Col d'Aspin

Situated to the east of the famous Col du Tourmalet, the Col d’Aspin is a climb that largely you will ride as a mountain pass to get between the Tourmalet, or the town of Campan to the east or the commune of Arreau and the Col de Peyresourde to the west.

However, the Col d’Aspin, in its own right is a climb that deserves respect and is one of our favourite mountains in the area, having ridden it on one of the first Bikecation trips back in 2011.

It is not just Bikecation that has history with the Aspin, the Tour de France has ridden over the mountain an amazing 71 times, with famous moments such as in 1950 when Gino Bartali being knocked over by crowds when battling it out with local Frenchman Jean Robic at the summit, decided to take his revenge by then taking down the Frenchman himself, winning the stage and leaving the race in protest the next day.

The Col d’Aspin is slightly longer from Campan, at 18 km in length it has a slightly easier gradient, averaging out to just over 4%, in comparison to riding it from the west and Arreau in which you will find a slightly harder 12 km with an average of 6.5% gradient. There are similarities between riding the two sides, the hairpin bends always seem a little too far apart to get into a good pedaling rhythm, but once you have found your pace the climb doesn’t get as steep as its neighbouring climbs which makes it a little easier to pace yourself to the summit at 1,490m.

The views high above the Aure valley reward you for your effort, and hopefully no matter which way you are heading you still have a little left in the tank to get you to the summit of the next mountain top, or to your final destination of the day, the hotel bar with a chilled bière in hand.

FIND OUT MORE about riding the Col d'Aspin in this Pyrenean self-guided trip.

 

La Hourquette d'Ancizan

Located between the small Pyrenean villages of Payolle in the north, and Ancizan to the south, La Hourquette d'Ancizan runs parallel to the Col d’ Aspin that is visible in the background when looking out to the north east. Much like the Aspin, you will most likely find yourself riding the mountain pass when cycling between Campan or the Tourmalet and the Col de Peyresourde and Bagnères-de-Luchon.

It is a slightly smaller road than the Aspin and provides you with a much quieter ascent. From Campan, which acts as the official start when riding south, an ‘easier’ beginning of the climb changes to a relentless and tough gradient once past the village of Payolle. The climb is characterized by a short descent before the final 3km kick up to the top. This is the longer side to ride, at 17 km with an average gradient of 4%. The more challenging 10km side from Ancizan has an average gradient of 8% and no short descents or flatter sections to rest on. You will be bombarded with km signposts indicating over 7, 8 and 9 percent averages. Without rest bites and hairpins to gage your effort you will have to settle into your pace quickly and work your way to the clearing at the top.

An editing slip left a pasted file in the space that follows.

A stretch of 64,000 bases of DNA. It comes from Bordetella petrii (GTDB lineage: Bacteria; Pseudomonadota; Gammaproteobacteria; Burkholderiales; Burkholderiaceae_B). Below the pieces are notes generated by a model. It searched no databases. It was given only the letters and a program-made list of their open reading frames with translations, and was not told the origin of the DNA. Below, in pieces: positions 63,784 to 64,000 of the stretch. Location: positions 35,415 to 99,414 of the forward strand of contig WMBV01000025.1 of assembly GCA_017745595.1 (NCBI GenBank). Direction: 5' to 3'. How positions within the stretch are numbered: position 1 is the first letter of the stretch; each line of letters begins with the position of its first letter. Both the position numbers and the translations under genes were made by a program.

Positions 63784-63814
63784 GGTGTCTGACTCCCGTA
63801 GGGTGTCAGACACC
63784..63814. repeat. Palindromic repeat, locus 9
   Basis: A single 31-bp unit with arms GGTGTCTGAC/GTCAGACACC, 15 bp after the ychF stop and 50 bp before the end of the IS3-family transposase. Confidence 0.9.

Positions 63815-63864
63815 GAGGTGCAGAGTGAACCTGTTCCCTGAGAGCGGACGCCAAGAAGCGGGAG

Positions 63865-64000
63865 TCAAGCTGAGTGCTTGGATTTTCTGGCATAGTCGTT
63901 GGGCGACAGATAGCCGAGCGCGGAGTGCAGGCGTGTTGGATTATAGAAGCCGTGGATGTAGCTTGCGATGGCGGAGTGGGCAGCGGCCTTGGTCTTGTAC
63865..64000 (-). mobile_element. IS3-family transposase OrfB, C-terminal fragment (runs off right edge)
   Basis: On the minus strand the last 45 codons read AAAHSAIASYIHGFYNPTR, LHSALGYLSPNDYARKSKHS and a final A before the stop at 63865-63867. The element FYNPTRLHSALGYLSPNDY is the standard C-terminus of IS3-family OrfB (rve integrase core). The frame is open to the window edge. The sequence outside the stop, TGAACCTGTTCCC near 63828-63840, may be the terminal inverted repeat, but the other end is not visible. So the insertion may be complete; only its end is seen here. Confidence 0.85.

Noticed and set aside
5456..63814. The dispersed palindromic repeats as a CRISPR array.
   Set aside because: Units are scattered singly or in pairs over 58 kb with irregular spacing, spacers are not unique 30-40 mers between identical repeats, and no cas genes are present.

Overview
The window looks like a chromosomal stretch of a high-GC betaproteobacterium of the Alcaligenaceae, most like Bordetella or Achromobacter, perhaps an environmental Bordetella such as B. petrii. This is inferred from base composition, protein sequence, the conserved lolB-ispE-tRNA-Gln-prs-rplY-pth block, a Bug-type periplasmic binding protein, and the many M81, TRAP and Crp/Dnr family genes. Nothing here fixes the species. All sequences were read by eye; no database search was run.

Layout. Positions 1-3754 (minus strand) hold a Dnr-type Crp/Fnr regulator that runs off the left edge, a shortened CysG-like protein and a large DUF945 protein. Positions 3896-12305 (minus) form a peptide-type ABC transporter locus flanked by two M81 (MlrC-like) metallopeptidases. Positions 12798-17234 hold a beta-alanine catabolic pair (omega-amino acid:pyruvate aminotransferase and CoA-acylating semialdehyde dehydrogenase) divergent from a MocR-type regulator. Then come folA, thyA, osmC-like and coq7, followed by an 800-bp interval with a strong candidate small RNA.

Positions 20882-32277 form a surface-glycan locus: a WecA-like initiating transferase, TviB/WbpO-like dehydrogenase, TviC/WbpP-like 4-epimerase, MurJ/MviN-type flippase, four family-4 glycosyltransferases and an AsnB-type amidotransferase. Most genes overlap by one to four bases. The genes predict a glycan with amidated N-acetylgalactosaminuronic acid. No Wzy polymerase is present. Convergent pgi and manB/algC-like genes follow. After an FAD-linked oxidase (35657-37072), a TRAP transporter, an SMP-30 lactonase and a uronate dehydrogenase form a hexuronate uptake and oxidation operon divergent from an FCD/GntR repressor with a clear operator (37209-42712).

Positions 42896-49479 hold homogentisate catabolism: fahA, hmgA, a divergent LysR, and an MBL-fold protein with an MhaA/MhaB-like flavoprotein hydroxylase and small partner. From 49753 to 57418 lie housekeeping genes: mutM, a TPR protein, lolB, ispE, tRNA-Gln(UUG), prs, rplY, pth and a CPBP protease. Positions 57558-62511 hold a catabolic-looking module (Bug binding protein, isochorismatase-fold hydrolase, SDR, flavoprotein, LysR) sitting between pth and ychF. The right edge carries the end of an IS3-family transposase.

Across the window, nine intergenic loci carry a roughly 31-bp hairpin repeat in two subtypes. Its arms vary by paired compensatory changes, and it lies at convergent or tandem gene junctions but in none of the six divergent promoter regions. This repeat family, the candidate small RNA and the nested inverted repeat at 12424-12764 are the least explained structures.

The summit provides views that stretch over to the observatory that sits on top of the Pic du Midi de Bigorre that is also visible when riding the Tourmalet.

WANT TO RIDE La Hourquette d'Ancizan? Contact the Bikecation team and they will help with plan your next Pyrenean trip.

 

Lac de Cap-de-Long

When visiting the Pyrenees it’s hard not to get carried away with trying to tick off all the historic Tour de France climbs that are packed into the Hautes-Pyrénées region, and as much as the Col du Tourmalet and Col d’Aubisque are truly spectacular climbs, there is something special about taking yourself away from the busier mountain paths and riding routes within this stunning mountain range that are less travelled and remain off the beaten track.

The Lac de Cap-de-Long, is one of those climbs that does not get the attention of it’s well known neighbours, the aforementioned Col du Tourmalet and also the likes of the Col d'Aspin and Col de Peyresourde, but this does not mean it is not a brutal climb that will test you to your limit and reward you with one of the most memorable experiences you will have on the bike when visiting the Pyrenees.

The official length of the climb is on par with some of the biggest climbs in the area, 22.7 km in length, with an average gradient of 6% the climb is gentle enough to begin with after departing from Saint-Lary-Soulan, but with a series of hairpin bends after 8 km the climbing becomes much harder as you zigzag up to the glittering Lac d’Oredon. The road dips for a short descent before the finale, an onslaught of 4 more hairpins over 10% in gradient.

Atop the climb you are greeted by the immense dam that holds back the lake and stunning peaks of the Massif du Néouvielle jutting upwards in the background. An abundance of flora and fauna to gaze over adds to the tranquility and remoteness that you feel at the summit.

This particular Pyrenean climb is a there and back, and after a brief respite, it won’t be long until you are heading back down through the switch backs to the foot of the mountain. This provides you with the scale of the climb you have just ridden, as the descent provides its own challenge, crouched down, with hands on the drops and concentration levels through the roof, by the time you have reached a café back in Saint-Lary-Soulan, you will feel the relief in your back. Time for some well-deserved mille feuille.

ANY QUESTIONS? The Lac de Cap-de-Long can be added to your Pyrenean trip with the help of the team at bikecation. Feel free to get in touch for more information.

 

 

 


 

Contact us

Find or plan a road cycling break in the Pyrenees by getting in touch with us below

Just let us know your prefered dates and how many miles you would like to ride and we will do the rest. We can provide you with advice, book your bike hire, accommodation and much more.

 

 

 

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